• You must have continuously resided in the U.S. since the date specified for your country
  • You must not have been convicted of certain crimes or be deemed inadmissible due to activities such as persecution of others or engaging in terrorism

You must properly complete and file all TPS documents before the filing deadline. Late registration is allowed during an extension of your country’s designation period, if you meet certain requirements.

Once you are granted TPS, you must re-register during each re-registration period to maintain your status.

Don’t be fooled by the simple application forms. Immigration requirements are not as simple as they seem.

For example, you need to prove your nationality but the building which kept your records has been destroyed. Or you left the U.S. briefly, and you’re not sure if you can meet the continuous residence requirement.

How TPS Was Revived In 2022

At the start of 2022, uncertainty about the future of the Temporary Protected Status program fueled worries of many immigrants and their families.

One day, there were news reports that TPS programs will soon be terminated. A few days later, breaking stories announced that paths to permanent residence would open up soon. It was impossible, at best, to know what to believe.

The fears began under the Trump Administration, which proclaimed plans to shut down TPS. After several battles, the program’s future looked bleak.

Anxieties among pro-immigrant advocates heightened when the Supreme Court issued a ruling on June 7, 2021 which denied the eligibility of TPS beneficiaries to seek permanent residence in the United States who entered the U.S. without a lawful admission.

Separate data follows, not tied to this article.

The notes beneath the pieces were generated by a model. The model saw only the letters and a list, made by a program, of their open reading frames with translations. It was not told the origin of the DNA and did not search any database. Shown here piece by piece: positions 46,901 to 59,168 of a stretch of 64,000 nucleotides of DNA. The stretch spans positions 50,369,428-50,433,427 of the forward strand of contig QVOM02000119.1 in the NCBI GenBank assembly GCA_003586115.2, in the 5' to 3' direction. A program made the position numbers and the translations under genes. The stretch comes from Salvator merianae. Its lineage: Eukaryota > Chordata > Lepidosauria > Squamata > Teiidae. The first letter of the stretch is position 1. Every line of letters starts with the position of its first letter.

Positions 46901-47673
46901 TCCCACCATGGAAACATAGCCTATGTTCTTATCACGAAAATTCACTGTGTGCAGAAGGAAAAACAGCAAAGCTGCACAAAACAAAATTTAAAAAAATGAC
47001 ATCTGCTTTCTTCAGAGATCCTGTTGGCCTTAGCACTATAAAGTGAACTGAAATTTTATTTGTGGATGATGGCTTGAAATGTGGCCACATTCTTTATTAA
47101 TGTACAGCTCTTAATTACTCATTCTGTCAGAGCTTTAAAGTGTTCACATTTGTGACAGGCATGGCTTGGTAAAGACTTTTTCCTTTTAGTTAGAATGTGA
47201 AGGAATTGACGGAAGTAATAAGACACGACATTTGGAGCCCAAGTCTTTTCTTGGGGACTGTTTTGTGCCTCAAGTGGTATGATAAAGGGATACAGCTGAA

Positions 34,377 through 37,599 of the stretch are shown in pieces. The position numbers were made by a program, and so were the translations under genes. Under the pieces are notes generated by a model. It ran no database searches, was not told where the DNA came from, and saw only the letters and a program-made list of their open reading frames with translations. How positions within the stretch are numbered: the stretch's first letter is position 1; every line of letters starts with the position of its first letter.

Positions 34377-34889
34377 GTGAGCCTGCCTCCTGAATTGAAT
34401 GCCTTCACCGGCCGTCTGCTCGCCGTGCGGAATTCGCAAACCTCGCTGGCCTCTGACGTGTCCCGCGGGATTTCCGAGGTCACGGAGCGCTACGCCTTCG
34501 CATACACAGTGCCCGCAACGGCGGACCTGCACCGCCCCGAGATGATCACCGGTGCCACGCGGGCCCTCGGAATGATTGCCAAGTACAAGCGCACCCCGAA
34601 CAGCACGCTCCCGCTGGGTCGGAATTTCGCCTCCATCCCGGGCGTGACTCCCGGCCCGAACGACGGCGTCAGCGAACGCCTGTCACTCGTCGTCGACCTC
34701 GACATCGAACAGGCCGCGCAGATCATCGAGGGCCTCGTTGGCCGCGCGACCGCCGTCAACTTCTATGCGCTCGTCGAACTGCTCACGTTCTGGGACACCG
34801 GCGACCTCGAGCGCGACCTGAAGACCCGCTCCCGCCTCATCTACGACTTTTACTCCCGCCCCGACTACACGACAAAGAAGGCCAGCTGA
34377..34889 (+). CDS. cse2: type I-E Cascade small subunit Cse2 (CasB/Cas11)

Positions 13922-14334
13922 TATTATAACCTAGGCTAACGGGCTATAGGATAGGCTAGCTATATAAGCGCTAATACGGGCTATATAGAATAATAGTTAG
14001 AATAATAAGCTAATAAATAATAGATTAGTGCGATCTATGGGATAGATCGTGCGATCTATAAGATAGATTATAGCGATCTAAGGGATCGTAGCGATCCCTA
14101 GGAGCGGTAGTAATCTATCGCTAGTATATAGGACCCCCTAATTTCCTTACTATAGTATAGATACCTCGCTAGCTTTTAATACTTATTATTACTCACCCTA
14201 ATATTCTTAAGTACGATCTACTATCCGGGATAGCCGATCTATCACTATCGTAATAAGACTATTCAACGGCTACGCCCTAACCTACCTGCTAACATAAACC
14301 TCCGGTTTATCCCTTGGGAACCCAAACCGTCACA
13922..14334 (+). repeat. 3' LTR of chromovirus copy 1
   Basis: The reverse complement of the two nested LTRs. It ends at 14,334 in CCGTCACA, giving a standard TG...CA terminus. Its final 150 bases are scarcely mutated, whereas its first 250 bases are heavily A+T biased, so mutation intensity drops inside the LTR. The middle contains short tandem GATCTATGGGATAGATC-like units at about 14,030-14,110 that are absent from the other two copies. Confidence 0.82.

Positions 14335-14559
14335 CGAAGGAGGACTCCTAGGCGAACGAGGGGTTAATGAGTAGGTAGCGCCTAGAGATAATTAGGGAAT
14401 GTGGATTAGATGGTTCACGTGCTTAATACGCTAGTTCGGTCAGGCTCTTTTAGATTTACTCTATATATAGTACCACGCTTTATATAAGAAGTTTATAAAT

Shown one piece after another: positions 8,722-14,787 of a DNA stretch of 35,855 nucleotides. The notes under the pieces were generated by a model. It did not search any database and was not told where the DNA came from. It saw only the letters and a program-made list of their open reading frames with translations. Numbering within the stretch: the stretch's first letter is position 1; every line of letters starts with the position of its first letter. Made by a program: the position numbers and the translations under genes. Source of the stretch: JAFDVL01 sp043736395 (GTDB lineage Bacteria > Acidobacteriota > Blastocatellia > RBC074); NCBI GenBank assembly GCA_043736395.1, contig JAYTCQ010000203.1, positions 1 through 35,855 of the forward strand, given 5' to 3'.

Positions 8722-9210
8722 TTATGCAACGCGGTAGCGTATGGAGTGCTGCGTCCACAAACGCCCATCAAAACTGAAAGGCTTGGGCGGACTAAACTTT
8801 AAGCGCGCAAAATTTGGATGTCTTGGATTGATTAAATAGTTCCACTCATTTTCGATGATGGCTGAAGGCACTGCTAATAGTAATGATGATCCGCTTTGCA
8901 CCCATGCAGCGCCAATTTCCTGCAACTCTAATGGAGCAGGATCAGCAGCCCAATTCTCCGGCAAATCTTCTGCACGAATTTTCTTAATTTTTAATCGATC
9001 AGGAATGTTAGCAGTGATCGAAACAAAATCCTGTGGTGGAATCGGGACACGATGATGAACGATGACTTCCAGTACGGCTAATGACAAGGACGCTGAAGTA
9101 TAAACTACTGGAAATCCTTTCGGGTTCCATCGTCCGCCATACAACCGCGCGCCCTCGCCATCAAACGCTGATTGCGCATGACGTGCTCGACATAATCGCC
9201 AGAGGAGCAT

Meanwhile, the U.S. Citizenship Act introduced by President Biden, which would enable TPS grantees to apply for green cards ran into Congressional roadblocks.

Despite such obstacles, the Biden Administration continued to rebuild the TPS program.  New countries were added to the TPS rolls.  Older ones were granted extensions.

  • On October 21, 2022, DHS announced Temporary Protected Status for Ethiopia, a nation going through a severe humanitarian crisis.  Physical conflict, combined with drought, flooding, and dwindling food stocks threaten the lives of several million residents.
  • On September 26, 2022, the government redesignated Temporary Protected Status of Burma (Myanmar). This action was deemed necessary due to a military coup d’état marked by violent human rights abuses, arbitrary detentions, and use of deadly force against unarmed civilians.
  • On July 29, 2022, Temporary Protected Status for Syria was extended for 18 months. The Syrian ruling government continues to demonstrate deliberate targeting of citizens, use of chemical weapons, and irregular warfare tactics, and use of child soldiers.
  • On July 11, 2022, an extension and designation of Temporary Protected Status for Venezuela was announced, resulting from ongoing widespread hunger and malnutrition, a growing influence and presence of non-state armed groups, government repression, and a crumbling infrastructure.